Investors and renters alike can use facts and figures to their benefit – provided they know what they’re looking for, and how to use them.
A case in point is the humble vacancy rate, a percentage that is often quoted in the media, yet one that is frequently misunderstood.
So what is a vacancy rate and what impact can they have on you and your living arrangements?
How to understand vacancy rates
When it boils down to it, the vacancy rate is one of the most important figures you’ll take into consideration as a landlord. But this tiny fraction is very meaningful for renters, too, because it essentially acts as a barometer that measures the health of the property market.
The vacancy rate, usually expressed as a percentage, is a very useful statistic that helps property investors and renters alike analyse activity in a given area.
We’ll use a very simplistic example to demonstrate vacancy rates in action to give you a clear idea of how they work.
Let’s say the Melbourne suburb of Fitzroy had 100 rental properties on the market.
Of those homes, 97 were rented out and 3 were vacant. This translates very simplistically to a vacancy rate of 3%.
A low vacancy rate…
Indicates a tight rental market: this means there is strong demand from tenants, and landlords typically don’t need to wait very long – we’re talking a matter of days – to find another person willing to move in when someone else moves on.
Asking rents can quickly skyrocket in this type of market, and as a landlord, you can afford to be more selective about the tenant’s you place in your property.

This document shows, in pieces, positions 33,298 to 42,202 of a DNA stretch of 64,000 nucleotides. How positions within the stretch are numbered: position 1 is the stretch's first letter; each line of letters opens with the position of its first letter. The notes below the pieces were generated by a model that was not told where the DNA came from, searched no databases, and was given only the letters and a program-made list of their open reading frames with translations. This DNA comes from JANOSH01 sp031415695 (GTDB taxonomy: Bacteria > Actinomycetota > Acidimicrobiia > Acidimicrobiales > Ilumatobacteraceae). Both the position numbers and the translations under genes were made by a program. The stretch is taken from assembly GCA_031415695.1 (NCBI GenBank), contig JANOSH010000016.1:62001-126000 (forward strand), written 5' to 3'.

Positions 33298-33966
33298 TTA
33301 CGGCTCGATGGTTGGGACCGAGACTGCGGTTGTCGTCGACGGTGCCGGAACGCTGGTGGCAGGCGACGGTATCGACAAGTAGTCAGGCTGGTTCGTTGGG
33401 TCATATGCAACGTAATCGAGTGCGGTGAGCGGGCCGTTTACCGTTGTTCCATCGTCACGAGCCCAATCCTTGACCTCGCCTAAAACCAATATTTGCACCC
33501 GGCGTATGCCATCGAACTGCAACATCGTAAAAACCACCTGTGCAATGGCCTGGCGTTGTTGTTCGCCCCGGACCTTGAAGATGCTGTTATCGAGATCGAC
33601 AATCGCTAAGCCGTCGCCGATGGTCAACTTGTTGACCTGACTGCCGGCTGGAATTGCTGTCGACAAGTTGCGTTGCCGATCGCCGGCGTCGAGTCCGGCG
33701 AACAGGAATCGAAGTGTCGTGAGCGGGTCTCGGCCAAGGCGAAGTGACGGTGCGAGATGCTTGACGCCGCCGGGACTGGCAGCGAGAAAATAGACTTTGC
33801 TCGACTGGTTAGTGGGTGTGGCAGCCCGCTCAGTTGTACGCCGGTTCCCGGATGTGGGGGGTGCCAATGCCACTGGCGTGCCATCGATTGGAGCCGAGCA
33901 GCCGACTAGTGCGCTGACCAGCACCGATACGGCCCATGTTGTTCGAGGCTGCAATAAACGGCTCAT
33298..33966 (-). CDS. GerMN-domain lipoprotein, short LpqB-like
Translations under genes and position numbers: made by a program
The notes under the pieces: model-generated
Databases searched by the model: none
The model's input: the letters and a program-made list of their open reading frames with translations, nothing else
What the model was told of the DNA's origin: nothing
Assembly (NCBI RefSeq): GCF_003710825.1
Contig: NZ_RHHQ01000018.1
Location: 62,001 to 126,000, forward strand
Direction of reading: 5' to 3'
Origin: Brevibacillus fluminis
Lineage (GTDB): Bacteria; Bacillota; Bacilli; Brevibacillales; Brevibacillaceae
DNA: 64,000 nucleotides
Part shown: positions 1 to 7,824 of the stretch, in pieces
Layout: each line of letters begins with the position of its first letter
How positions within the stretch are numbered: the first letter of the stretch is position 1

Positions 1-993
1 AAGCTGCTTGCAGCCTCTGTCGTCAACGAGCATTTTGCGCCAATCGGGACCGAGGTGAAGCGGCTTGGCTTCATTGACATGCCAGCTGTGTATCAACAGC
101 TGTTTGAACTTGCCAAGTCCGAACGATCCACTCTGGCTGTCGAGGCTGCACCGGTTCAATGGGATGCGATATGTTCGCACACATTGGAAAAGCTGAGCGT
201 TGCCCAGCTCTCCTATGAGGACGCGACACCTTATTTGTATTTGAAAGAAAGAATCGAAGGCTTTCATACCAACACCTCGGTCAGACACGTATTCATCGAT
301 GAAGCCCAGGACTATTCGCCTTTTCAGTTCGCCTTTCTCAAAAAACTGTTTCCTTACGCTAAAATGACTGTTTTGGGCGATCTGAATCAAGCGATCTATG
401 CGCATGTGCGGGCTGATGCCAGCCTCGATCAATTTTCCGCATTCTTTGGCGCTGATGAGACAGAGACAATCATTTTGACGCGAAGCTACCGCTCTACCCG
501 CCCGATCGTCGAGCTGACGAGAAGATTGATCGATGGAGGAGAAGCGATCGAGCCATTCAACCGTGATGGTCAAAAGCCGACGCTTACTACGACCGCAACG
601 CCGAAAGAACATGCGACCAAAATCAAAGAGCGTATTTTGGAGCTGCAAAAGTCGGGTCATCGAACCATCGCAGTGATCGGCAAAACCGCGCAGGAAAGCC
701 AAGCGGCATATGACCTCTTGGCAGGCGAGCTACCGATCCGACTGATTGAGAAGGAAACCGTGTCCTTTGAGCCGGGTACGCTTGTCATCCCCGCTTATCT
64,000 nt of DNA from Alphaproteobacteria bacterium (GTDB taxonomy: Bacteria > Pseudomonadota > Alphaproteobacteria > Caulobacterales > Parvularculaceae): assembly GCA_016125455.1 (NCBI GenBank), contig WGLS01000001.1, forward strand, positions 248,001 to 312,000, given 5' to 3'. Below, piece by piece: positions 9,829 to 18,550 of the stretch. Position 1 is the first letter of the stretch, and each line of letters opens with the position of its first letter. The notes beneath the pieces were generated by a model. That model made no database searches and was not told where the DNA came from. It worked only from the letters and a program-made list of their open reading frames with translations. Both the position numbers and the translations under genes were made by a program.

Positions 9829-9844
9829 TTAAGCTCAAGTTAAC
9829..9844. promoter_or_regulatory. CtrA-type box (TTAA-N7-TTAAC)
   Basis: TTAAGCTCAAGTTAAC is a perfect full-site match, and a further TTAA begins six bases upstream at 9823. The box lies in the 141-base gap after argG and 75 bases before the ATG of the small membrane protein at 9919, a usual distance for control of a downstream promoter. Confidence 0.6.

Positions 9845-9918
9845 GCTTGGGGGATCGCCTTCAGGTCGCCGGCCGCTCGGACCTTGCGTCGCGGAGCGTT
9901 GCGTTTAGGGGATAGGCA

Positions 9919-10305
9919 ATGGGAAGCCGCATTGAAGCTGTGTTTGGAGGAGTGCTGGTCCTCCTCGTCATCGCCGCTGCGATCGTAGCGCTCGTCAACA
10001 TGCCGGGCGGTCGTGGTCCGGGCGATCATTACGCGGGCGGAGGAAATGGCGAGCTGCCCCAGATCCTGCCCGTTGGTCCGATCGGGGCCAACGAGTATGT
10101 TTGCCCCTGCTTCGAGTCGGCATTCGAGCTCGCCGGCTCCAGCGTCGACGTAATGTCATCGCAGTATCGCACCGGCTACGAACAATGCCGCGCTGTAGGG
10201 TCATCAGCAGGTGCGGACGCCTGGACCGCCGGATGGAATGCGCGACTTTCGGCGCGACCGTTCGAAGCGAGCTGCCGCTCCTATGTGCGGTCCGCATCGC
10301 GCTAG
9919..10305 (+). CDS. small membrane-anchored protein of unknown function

On the flip side, tenants are in a more vulnerable position; if you are renting a property in a low vacancy environment, it could be in your best interests to sign a longer-term lease, so you’re not facing a ultra-competitive market when your lease is once again up for negotiation.
A high vacancy rate…
Indicates a poor rental market. Most often, vacancy rates are used to determine rental demand and if the vacancy rate is high, that means there is a greater number of homes sitting empty.
In this type of market, landlords may need to get creative, offering a free week’s board or reduced rent, in order to entice someone to move in. Tenants definitely have the upper hand in this scenario, and may be able to negotiate steep discounts.
Now that you know what they are, how can you use the vacancy rate to your advantage?
When you’re about to sign the lease on a new property, whether you’re the tenant or the owner, it makes sense to find out what market you’re competing in. Be guided by your property manager and also educate yourself on current conditions, to ensure you’re leveraging local vacancy rates to your advantage.